Over the past few months, our faculty and medical school have lost three people who made tremendous contributions over the course of their careers. Peter Munt, Robert Hudson, and Ed Yendt were all master clinicians, leaders in our medical community and contributors to our understanding of illness and disease. They were also gifted teachers and mentors who were always willing and eager to pass on their wisdom. As we approach the beginning of another academic year and are about to welcome a new class of medical students, it seems appropriate to reflect on the lessons and legacies that they’ve so ably provided.
Dr. Peter Munt was recruited to Queen’s after postgraduate training in Respiratory Medicine to head the newly formed Division of Respirology and Critical Care Medicine. He went on to head the Department of Medicine through a time of tremendous transition, and then became Chief of Staff at KGH. As his medical resident many years ago, I recall caring for a patient with a pulmonary infection eventually traced to a rather novel organism. Not content to simply identify and treat the infection, he encouraged me to identify the source and explore for any patients who may have suffered from similar infections. By doing so and documenting the results of our search, we were able to contribute to the care of many more patients, and raise awareness among other physicians of a little appreciated source of infection. Moreover, he taught me and my fellow residents the importance of pursuing root causes and the value of documentation and publication in disseminating knowledge. His career, both as a physician and administrator, was characterized by this quality of uncompromising attention to all facets of an issue, and unwillingness to accept the expedient solution.
Dr. Bob Hudson was head of our Division of Endocrinology for many years. In addition to his clinical responsibilities, he maintained a very active research career making important contributions to the understanding of androgen function. I’ll remember him for his dedication to physical examination and bedside teaching. His ward rounds were highly valued by housestaff. Not content with mere identification and demonstration of physical findings, Dr. Hudson challenged us to understand the underlying cause and pathogenesis. “So I agree this patient has exophthalmos” he would concede, but always follow with something like “but why do patients with thyroid disease develop this finding? What’s the mechanism?” His great skill was to help the learner work his or her own way through the problem without intimidation or belittlement. In fact, you emerged from these sessions not simply knowing something about a particular finding, but with a mechanism that could be applied to a variety of findings and conditions.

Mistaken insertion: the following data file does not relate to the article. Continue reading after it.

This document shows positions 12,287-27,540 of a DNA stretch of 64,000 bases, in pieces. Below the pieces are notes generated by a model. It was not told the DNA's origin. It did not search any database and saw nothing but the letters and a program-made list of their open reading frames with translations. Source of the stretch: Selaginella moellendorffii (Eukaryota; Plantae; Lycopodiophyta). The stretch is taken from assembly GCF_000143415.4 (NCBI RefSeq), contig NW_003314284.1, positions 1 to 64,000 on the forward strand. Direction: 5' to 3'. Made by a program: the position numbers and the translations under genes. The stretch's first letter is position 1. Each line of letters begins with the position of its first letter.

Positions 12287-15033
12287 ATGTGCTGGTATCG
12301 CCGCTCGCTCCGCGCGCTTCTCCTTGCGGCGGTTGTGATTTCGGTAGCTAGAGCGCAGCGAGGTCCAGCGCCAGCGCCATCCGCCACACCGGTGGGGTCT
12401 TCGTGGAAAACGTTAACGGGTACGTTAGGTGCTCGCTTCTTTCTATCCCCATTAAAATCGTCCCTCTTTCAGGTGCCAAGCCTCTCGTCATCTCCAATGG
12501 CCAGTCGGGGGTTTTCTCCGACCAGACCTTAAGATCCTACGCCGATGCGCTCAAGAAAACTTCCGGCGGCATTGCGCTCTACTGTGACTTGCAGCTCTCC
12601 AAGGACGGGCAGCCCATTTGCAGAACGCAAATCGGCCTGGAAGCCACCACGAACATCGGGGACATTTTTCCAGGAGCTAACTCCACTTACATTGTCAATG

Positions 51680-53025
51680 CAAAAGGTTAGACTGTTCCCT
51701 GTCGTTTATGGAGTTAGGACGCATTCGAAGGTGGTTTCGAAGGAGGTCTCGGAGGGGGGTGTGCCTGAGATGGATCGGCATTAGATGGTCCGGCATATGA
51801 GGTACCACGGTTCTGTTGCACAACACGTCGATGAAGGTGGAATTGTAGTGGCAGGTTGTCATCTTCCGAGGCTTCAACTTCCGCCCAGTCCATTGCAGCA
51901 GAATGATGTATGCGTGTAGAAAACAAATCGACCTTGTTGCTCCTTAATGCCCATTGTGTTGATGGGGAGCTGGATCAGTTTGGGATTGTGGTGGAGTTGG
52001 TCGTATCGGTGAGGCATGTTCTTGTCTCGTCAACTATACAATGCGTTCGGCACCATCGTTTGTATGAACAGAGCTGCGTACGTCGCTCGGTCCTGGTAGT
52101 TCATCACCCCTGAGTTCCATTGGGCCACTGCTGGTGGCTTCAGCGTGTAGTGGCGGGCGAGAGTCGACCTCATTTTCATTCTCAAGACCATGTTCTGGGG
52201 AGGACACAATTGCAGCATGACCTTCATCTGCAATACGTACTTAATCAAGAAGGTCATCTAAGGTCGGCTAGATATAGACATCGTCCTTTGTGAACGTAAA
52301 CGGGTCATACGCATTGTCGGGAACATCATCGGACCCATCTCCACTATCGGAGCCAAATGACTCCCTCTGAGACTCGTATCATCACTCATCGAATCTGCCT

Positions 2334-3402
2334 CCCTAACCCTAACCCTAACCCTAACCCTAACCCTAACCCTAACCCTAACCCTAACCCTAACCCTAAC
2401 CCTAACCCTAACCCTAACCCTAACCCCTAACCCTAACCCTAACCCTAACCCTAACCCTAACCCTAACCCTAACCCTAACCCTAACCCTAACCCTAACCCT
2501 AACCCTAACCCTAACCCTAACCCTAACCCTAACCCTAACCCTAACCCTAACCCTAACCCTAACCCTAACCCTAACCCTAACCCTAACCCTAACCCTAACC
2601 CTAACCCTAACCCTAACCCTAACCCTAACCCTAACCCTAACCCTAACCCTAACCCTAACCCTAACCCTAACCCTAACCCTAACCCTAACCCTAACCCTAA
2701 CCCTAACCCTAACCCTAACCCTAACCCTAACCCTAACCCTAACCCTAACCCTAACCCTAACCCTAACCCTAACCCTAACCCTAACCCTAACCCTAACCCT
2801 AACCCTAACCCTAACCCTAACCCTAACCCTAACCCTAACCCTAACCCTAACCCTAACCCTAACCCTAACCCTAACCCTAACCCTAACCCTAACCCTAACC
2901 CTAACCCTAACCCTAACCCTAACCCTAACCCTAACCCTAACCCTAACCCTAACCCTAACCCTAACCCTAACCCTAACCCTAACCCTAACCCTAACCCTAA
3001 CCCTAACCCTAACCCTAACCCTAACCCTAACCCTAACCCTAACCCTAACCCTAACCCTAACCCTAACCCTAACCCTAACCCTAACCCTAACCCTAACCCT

Dr. Ed Yendt had already developed a reputation as a leading specialist in calcium disorders by the time he was recruited to Queen’s to head the Department of Medicine. He led that department through a period of rapid growth, and development of many of the subspecialty divisions. He continued to do basic research through his career, becoming an internationally recognized expert in osteoporosis. Always a dedicated clinician, he continued to see patients long after usual retirement age and long after financial considerations provided any motivation. He was the embodiment of what we would today refer to as “translational” or “bench to bedside” research. I had opportunity to talk to him on numerous occasions in recent years, and was continually impressed at his knowledge of recent literature and eagerness to apply new findings to his patients. He was intrigued by patients with unusual presentations or responses to therapy, and continually used those experiences to learn more and apply that knowledge. He never lost his excitement for discovery or dedication to patient care.
Three great teachers, three different styles, but all sharing an insatiable curiosity, dedication to advancing the science of medicine, and to applying that science to their first concern – the care of their patients. Their families might find some solace in the knowledge that those lessons are not lost and that their examples and teaching will continue to inspire our students and those currently charged with their learning.